Seven GDPR Principles Applied to IT Managed Services

7 GDPR principles applied to IT managed services
All businesses handling any personal data of EU citizens must comply with GDPR. This is hard for those on the front line of data processing such as big retailers and banks. But what about those B2B firms behind the scenes, like IT managed services companies? Previously, B2B companies could escape legal liability for data offences as long as they stuck to their contract. Today, under GDPR, they are accountable by law as well.

Controllers vs Processors

In data-processing circles, data handlers are usually “controllers” or “processors”. This is important because, even in the GDPR era, controllers bear more legal responsibility for data than processors do. A data controller is usually the first party in the chain which collects data and decides the how and why of its processing. A data processor is often a third-party firm offering a range of IT solutions to other companies. This might be a payroll company or cloud storage provider.

The Seven Core GDPR Principles Applied to IT Managed Services

Seven fundamental principles of compliance are set out in Article 5 of the GDPR. Let’s look at those principles and see how they might apply to an IT managed services company.

1. Process Data Lawfully, Fairly and with Transparency

A provider of IT managed services, or managed service provider (MSP) can be either a controller or a processor. Often, it’s the latter. This type of company typically uses its expertise to process the data from other companies. It is liable for data privacy and integrity. Processing data lawfully and fairly means complying with GDPR and not using data for purposes other than stated. Transparency is a vital GDPR element for both data controllers and processors.

Example

Imagine an IT managed services provider called System Attic. This company processes data for a fashion retailer called Miss Direct. If it discovers a data breach, it must inform the controller (Miss Direct) without delay. This is part of “transparency”. Many data breaches are avoidable with efficient data mapping. Carefully worded contracts between data controllers and processors can also help avoid weak links in the data chain.

2. Stick to the Stated Purpose of Data

Under GDPR, you can only collect data for the purpose agreed to by the data subject. Transparency means consent must be sought in the most unequivocal terms with an opt-in checkbox.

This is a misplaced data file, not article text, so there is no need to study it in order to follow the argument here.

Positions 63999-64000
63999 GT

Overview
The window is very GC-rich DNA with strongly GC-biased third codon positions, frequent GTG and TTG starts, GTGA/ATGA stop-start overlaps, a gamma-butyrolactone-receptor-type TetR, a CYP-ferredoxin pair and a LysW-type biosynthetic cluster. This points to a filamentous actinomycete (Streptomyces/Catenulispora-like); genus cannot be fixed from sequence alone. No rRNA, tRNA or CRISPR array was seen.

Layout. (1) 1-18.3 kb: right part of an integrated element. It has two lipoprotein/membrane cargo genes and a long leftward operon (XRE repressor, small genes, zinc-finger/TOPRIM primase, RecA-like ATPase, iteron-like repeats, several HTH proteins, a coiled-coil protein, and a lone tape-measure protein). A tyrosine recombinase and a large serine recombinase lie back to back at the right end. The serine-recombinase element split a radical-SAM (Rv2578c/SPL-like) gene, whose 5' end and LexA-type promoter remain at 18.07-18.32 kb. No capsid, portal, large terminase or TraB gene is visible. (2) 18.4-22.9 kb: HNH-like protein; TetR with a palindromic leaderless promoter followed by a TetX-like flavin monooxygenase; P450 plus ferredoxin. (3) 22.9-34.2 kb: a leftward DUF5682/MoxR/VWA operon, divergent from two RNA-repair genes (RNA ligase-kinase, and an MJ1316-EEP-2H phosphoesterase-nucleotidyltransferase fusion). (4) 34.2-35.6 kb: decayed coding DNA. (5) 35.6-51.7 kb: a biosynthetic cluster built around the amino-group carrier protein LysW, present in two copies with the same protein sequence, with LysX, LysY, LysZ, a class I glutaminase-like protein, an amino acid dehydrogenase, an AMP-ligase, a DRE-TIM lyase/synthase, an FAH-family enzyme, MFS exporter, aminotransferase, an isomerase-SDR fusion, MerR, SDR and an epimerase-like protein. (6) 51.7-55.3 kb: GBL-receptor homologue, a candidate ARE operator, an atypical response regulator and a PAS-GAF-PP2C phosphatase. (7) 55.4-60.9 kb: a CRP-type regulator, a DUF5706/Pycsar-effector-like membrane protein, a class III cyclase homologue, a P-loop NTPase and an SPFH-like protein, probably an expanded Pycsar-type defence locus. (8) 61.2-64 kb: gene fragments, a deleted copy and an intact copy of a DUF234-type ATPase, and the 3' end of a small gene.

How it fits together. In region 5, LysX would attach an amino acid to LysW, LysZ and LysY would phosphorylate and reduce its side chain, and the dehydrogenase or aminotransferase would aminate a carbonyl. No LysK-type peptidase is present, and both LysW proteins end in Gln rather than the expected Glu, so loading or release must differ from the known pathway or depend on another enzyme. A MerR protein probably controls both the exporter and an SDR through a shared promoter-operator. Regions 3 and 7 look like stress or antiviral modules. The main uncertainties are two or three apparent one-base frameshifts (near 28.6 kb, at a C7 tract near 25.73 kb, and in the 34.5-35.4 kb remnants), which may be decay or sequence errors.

Example

System Attic is processing the data of an IT networking specialist. What it cannot do is use this data without consent to further its own interests. GDPR software helps create a contract between data collectors and processors (compulsory for GDPR compliance).

3. Collect Only the Data You Need

Data minimisation is a crucial GDPR principle. A data controller should not collect more personal data than it needs for a specific purpose. And a processor shouldn’t hold more data than it needs for completing that purpose.

Example

System Attic is a data controller when it comes to the data it holds on its own staff. Any sensitive data it stores should be kept to a minimum. The keeping of health records needs a legal basis under GDPR. Consent is not enough here, because there is an imbalance of power between employer and worker. Constant data monitoring using GDPR software ensures controllers and processors don’t store more data than necessary.

4. Keeping Data Current and Precise

Any company handling personal data must ensure it’s up to date and accurate. Data subjects, (i.e. customers or staff), have the right under GDPR to rectify any obsolete data being held. For all companies, there is a need for efficient data management with the ability to swiftly access personal data. Data mapping software helps.

Example

System Attic offers a managed service desk operation, which must be GDPR compliant and requires up-to-date customer data. Regular assessment and trimming of stored data help ensure it is accurate. Efficient subject access management helps in this, too.

5. Delete Data When You’re Done

The “Storage Limitation” principle in GDPR means handlers should not hold data for longer than its purpose dictates. Companies cannot, for instance, keep data on file in case it is useful later. This is an integral part of data protection.

Example

System Attic’s managed service desk uses a standard ticketing system to track enquiries. Once the enquiry is over, and the ticket closed, any redundant data collected must be deleted.

6. Keeping Data Secure

It’s incumbent on any data handler to adequately protect stored data. The sensitivity of the data dictates the level of security which applies. For instance, data about children needs the highest possible protection. Data handlers like MSPs are usually the experts in data protection and often take on an advisory role in a B2B relationship.

Example

System Attic runs a security operations centre (SOC) manned by experts who check for cybersecurity threats. This service also helps with customers’ GDPR compliance, though customers must also be responsible for their own security.

7. Take Responsibility

Accountability is the last of the seven principles. Companies working together must define the roles of controller, processor, and sometimes sub-processor in a contract. (A sub-processor is a company which processes for a processor.)

Example

System Attic decides to use a separate cloud storage service to hold its customers’ data. Under Article 28 of GDPR, a contract must define the data obligations of both parties.

Finally

Whichever kind of data handling you do, complying with EU law is vital. For small to mid-sized businesses, GDPR compliance software can help. Get started now!

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